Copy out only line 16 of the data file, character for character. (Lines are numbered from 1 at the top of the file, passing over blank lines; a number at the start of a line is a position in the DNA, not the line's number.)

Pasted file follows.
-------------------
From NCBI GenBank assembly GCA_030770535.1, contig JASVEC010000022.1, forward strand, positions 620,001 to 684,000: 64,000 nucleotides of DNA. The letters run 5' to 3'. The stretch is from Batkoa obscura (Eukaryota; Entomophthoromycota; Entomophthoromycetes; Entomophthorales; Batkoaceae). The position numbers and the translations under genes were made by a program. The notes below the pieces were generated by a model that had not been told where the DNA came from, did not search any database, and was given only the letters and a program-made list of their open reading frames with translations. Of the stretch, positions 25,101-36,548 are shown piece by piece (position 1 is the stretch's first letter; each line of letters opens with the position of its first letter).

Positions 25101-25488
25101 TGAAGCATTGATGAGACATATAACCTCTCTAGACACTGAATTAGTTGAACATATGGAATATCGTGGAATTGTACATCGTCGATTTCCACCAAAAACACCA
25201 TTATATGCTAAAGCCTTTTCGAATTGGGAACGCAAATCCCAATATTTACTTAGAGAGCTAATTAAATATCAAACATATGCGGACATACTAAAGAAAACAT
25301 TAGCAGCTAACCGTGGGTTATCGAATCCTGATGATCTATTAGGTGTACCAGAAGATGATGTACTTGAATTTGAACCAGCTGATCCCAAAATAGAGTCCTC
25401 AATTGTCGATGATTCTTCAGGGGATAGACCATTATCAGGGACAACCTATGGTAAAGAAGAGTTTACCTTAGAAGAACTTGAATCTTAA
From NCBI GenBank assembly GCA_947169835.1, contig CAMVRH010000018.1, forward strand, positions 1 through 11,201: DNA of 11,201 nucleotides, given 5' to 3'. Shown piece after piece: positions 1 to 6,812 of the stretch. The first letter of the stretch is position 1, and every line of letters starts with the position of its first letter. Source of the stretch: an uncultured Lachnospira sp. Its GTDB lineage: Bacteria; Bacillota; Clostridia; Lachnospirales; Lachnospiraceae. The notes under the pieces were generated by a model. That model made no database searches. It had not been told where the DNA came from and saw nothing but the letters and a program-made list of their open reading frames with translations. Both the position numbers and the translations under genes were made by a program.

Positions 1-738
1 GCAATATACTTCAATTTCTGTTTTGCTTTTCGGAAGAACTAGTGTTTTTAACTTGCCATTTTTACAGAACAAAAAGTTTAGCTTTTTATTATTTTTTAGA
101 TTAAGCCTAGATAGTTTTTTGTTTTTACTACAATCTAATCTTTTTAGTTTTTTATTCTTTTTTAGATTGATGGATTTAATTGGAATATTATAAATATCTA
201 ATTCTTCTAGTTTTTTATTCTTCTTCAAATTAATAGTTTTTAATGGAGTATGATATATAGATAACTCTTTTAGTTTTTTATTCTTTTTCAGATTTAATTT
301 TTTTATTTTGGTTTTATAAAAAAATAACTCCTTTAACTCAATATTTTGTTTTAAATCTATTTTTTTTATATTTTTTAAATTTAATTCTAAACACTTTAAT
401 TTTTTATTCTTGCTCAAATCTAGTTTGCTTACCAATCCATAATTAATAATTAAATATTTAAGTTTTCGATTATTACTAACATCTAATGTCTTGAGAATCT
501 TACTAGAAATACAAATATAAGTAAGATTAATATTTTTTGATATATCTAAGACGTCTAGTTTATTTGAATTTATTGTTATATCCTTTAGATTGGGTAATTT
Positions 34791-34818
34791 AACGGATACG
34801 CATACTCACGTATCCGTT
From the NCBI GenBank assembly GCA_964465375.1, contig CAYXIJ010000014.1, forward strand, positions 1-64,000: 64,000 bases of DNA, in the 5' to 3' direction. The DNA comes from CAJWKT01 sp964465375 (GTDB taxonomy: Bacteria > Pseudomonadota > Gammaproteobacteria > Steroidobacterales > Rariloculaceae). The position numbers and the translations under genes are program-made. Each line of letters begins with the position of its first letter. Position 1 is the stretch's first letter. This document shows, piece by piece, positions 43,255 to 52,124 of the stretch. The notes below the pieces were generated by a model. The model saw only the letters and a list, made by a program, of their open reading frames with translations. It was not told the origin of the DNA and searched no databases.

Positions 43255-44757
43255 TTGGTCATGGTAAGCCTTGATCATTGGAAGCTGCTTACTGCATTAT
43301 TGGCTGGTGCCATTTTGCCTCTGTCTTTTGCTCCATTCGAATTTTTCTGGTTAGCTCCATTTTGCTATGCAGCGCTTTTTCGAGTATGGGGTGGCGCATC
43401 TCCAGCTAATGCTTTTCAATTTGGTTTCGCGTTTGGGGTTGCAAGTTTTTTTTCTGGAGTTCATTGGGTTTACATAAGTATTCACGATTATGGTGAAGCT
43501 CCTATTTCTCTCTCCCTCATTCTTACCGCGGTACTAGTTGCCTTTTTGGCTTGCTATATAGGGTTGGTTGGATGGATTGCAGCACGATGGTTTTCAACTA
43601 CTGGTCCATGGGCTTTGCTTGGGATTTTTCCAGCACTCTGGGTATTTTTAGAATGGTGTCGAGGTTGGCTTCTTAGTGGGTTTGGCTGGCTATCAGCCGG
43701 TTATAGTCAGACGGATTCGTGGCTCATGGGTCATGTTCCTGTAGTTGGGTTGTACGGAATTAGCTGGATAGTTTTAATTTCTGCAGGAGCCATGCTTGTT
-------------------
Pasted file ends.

34791 AACGGATACG